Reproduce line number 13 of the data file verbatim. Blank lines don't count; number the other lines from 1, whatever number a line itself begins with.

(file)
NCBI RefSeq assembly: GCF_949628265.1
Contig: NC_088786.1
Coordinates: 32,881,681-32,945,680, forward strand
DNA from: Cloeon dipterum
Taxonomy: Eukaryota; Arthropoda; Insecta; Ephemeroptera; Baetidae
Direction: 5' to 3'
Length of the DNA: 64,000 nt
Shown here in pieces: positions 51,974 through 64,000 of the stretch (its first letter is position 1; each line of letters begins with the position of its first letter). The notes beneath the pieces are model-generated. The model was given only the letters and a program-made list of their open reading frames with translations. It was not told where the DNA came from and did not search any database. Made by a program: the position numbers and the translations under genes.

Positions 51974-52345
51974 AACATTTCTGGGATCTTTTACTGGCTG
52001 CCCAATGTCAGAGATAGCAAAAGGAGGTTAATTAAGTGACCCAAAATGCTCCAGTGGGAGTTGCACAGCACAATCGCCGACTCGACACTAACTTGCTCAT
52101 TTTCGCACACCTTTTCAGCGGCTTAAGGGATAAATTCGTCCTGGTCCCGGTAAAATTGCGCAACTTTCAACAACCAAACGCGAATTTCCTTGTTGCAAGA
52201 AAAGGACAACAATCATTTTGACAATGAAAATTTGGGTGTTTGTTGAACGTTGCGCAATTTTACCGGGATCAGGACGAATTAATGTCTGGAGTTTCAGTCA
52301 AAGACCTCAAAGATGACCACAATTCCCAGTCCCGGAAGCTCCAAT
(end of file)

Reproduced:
52201 AAAGGACAACAATCATTTTGACAATGAAAATTTGGGTGTTTGTTGAACGTTGCGCAATTTTACCGGGATCAGGACGAATTAATGTCTGGAGTTTCAGTCA